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In the current rush of artificial intelligence research, fueled by NN, independent of the paper I choose, the NN are always trained by themselves. Sure, there are architectures that combine CNN and RNN or LSTMs in a way that can help to solve multiple problems interacting (like labeling images with human readable text snippets), but independent of this, they always learn by themselves.

  • Supervised networks just get a bunch of examples to learn from.
  • Reinforcement algorithms run around virtual spaces falling over hundreds of times before learning to walk properly.

This might sound silly but no one helps them and no one plays with them. Children, researchers, puppies, dolphins, ... all intelligent beings we are aware of interact with each other. There are many forms of learning, one very important one being social learning which includes observational learning. We imitate, copy and learn from others all the time. There is also a new idea of looking at knowledge that suggests that we all aren't as independent as our culture might have taught us to think we are. That knowledge really lies in the connections between individuals instead of inside of each agent itself, just like the connections of neurons are what makes the brain work, not the neurons themselves.

Couldn't such interaction between learning agents be enormously valuable? If you throw 5 agents in a room (NN a Knowledge Based Agent a simple pre-programmed one etc) and let them learn from each other through observation and inspiration, what effects could one expect?

I am not talking about ensemble learning as this just throws several hypotheses together and takes the average over all results. I am talking about a complex way of agents interacting with each other during learning.

Is there any research on this idea? If so, what were the results? This is the only one I found:

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The way children learn is in many ways supervised. It is true that certain abilities are there genetically (visual system, object recognition, to large extent voice recognition), but a lot of human experience is gained as a result of response, either from the environment or from the mentor (parent, teacher, etc).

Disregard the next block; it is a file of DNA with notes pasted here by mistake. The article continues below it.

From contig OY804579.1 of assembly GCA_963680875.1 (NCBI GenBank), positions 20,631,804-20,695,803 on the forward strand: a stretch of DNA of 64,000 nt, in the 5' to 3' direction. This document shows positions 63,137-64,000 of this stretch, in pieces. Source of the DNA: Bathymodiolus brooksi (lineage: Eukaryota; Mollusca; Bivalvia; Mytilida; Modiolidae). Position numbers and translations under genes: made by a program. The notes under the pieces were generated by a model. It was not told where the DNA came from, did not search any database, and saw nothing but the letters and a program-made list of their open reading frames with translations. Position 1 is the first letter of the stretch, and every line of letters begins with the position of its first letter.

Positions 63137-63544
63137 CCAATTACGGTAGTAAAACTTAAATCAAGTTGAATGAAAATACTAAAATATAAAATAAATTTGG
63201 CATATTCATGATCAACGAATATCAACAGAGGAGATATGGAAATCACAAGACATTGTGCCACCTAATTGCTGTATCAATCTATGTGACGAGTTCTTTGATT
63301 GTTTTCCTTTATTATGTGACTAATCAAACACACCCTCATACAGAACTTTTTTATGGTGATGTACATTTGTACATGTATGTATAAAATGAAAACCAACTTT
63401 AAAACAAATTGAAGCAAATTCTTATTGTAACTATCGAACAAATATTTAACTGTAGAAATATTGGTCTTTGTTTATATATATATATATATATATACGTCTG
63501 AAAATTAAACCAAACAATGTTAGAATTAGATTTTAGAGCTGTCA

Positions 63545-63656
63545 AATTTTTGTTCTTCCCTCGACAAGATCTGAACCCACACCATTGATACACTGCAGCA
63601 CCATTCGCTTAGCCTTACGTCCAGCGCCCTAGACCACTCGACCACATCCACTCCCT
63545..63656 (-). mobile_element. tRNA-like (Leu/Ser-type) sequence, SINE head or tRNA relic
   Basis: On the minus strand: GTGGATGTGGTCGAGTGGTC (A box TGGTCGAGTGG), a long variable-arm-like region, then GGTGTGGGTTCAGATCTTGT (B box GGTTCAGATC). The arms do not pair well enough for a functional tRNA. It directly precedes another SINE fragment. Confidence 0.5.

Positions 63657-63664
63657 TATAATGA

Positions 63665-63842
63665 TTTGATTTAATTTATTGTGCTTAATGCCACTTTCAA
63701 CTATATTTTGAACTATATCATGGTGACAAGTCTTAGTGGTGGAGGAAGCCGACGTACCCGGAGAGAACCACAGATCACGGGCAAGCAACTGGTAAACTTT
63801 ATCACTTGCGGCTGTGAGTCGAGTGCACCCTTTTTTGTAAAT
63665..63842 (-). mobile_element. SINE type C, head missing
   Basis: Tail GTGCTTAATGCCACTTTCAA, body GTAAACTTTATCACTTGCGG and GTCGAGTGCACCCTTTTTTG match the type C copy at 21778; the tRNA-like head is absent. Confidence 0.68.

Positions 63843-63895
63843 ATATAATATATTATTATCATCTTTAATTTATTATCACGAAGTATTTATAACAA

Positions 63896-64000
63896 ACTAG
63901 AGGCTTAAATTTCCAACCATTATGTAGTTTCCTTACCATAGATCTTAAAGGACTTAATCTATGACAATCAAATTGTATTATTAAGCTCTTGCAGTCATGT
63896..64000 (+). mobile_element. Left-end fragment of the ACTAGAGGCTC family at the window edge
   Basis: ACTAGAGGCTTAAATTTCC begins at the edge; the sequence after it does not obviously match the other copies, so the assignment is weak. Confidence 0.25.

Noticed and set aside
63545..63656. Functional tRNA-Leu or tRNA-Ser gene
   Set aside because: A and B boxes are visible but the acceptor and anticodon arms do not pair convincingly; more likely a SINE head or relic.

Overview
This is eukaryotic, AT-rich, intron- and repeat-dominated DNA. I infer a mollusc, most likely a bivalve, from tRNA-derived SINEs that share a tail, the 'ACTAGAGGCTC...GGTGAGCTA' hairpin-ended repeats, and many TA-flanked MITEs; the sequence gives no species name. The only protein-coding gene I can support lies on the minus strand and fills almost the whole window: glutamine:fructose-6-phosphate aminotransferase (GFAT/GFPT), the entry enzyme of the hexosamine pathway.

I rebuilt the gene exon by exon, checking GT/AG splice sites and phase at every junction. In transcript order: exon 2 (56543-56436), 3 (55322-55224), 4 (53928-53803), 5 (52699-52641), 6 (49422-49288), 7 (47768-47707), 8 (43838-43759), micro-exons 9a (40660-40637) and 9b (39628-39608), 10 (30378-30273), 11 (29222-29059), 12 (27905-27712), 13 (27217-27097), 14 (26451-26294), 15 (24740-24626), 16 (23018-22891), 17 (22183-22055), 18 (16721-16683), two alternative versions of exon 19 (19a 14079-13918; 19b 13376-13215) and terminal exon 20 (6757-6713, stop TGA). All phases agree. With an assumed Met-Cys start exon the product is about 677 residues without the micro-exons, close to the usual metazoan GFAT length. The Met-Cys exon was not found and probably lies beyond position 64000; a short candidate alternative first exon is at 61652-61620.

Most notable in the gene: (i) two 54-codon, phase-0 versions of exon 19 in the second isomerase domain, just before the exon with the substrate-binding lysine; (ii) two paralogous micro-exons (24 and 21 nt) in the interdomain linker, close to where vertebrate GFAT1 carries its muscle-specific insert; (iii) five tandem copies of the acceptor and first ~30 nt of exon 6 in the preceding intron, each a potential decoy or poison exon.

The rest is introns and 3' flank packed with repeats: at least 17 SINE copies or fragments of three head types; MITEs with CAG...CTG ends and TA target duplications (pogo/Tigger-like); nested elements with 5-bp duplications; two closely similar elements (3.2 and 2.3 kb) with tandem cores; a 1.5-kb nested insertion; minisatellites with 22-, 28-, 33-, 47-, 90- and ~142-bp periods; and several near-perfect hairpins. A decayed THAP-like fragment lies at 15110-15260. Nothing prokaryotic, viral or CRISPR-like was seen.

Social interaction is possible only when a human already learned a lot (things we consider trivial, but in fact pretty complex), in this sense this is equivalent to AlphaGo learning to play Go by playing with a copy network. NNs that can only perform object or voice recognition can't interact, they are too primitive for this. And a nearly all of todays AI is on this stage right now.

However, it is true that NN learning is much less efficient than human learning and current models are far from AGI. I think RL is the closest area that studies real multi-agent environments.

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  • $\begingroup$ What about situations in which someone is „stuck“ in a way? With reinforcement learning (I believe this would be the one benefitting the most anyways), there are often situations where iterations get wasted because the algorithm gets stuck in a certain local maxima. If several agents learned separately but then had phases of observations to copy good ideas, these local maxima can quickly be overcome. $\endgroup$ – pascalwhoop Dec 9 '17 at 19:15
  • $\begingroup$ Not at all. Basic difference is that "supervised learning "would mean somebody intervenes human brain and trains neuron with electrick sygnals. Children learn unsupervised - they just get data from "sensors" and create abstractions from it without understanding, or whatever else, what they need to do $\endgroup$ – user8426627 Jun 15 at 21:59

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